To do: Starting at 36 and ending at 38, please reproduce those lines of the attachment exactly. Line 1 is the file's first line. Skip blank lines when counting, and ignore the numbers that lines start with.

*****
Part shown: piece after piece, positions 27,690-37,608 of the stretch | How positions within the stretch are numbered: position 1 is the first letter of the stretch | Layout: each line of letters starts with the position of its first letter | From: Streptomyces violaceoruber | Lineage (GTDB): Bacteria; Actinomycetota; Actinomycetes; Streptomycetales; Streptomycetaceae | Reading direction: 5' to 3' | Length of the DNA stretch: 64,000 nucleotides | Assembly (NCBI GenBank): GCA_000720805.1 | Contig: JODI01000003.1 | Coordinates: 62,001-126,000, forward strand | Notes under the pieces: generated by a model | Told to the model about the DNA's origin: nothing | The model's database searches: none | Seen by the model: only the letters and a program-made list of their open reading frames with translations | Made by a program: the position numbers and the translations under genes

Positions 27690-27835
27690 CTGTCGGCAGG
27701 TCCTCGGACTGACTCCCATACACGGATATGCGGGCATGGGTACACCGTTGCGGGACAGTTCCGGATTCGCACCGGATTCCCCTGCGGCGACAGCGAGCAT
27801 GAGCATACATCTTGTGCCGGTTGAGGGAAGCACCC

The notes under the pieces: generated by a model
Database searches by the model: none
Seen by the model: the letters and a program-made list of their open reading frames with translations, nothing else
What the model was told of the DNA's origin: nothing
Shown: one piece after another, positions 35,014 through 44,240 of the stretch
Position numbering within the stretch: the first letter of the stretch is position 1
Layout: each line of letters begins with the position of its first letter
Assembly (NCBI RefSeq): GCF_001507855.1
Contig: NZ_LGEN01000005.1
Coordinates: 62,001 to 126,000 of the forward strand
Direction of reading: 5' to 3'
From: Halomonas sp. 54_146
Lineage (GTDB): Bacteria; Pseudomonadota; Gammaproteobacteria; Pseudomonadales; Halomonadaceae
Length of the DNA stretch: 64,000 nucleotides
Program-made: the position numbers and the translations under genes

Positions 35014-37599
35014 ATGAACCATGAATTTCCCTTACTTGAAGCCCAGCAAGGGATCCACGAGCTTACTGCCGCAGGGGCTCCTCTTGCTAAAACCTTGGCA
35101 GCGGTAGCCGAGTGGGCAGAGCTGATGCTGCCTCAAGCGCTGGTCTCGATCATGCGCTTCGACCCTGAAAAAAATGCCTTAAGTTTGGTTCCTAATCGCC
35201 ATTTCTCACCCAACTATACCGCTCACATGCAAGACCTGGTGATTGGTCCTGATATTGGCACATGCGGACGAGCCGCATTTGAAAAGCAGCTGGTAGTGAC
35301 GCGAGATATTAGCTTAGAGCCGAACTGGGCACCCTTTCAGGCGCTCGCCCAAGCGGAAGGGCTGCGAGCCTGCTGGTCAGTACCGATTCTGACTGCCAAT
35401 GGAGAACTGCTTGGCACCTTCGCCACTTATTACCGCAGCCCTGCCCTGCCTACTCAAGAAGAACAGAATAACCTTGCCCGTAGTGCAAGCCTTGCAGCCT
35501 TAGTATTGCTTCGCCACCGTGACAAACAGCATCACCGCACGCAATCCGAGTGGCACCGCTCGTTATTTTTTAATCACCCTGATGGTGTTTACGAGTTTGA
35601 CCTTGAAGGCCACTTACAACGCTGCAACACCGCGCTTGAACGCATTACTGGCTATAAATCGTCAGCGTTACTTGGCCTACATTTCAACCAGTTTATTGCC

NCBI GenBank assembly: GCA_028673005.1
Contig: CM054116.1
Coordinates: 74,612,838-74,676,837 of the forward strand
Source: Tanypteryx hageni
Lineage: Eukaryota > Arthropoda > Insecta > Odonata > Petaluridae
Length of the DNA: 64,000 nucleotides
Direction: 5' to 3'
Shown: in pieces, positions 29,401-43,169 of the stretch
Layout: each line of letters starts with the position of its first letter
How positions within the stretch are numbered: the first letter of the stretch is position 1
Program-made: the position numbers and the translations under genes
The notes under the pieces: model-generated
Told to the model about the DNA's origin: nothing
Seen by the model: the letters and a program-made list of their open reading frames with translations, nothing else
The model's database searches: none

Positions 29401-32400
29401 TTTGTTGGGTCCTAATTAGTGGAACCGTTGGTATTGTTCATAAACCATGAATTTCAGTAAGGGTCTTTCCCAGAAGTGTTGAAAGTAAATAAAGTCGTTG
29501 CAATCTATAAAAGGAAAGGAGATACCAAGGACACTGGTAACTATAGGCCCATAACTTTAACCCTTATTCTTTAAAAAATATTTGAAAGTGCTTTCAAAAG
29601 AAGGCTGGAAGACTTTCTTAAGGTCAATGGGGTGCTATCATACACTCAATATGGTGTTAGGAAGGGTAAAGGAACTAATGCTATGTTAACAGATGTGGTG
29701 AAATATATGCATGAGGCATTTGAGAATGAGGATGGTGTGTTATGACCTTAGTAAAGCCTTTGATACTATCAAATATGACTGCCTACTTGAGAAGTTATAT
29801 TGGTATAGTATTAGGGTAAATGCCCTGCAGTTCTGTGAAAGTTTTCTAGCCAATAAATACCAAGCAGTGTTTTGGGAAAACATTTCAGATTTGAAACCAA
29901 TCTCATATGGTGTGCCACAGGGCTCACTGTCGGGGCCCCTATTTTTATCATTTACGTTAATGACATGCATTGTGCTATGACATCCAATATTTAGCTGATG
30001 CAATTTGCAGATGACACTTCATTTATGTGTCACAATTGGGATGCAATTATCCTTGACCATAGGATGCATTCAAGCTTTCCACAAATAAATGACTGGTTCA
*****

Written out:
Shown: in pieces, positions 29,401-43,169 of the stretch
Layout: each line of letters starts with the position of its first letter
How positions within the stretch are numbered: the first letter of the stretch is position 1